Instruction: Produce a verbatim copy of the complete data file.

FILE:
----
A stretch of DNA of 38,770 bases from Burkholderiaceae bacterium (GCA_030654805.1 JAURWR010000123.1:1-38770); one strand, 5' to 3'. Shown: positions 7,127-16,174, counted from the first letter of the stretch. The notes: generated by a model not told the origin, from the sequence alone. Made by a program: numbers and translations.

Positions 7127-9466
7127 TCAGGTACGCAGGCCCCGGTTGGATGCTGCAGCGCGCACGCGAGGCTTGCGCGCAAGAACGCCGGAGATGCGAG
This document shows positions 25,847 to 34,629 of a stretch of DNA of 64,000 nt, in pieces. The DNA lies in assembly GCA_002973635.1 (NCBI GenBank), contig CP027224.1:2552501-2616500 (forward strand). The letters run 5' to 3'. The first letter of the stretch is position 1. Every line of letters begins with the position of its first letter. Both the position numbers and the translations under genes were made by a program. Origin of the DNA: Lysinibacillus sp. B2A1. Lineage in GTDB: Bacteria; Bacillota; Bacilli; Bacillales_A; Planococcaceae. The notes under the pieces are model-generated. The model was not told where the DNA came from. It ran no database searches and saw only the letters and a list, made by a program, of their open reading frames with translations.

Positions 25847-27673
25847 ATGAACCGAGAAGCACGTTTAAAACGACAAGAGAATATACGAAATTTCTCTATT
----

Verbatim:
A stretch of DNA of 38,770 bases from Burkholderiaceae bacterium (GCA_030654805.1 JAURWR010000123.1:1-38770); one strand, 5' to 3'. Shown: positions 7,127-16,174, counted from the first letter of the stretch. The notes: generated by a model not told the origin, from the sequence alone. Made by a program: numbers and translations.

Positions 7127-9466
7127 TCAGGTACGCAGGCCCCGGTTGGATGCTGCAGCGCGCACGCGAGGCTTGCGCGCAAGAACGCCGGAGATGCGAG
This document shows positions 25,847 to 34,629 of a stretch of DNA of 64,000 nt, in pieces. The DNA lies in assembly GCA_002973635.1 (NCBI GenBank), contig CP027224.1:2552501-2616500 (forward strand). The letters run 5' to 3'. The first letter of the stretch is position 1. Every line of letters begins with the position of its first letter. Both the position numbers and the translations under genes were made by a program. Origin of the DNA: Lysinibacillus sp. B2A1. Lineage in GTDB: Bacteria; Bacillota; Bacilli; Bacillales_A; Planococcaceae. The notes under the pieces are model-generated. The model was not told where the DNA came from. It ran no database searches and saw only the letters and a list, made by a program, of their open reading frames with translations.

Positions 25847-27673
25847 ATGAACCGAGAAGCACGTTTAAAACGACAAGAGAATATACGAAATTTCTCTATT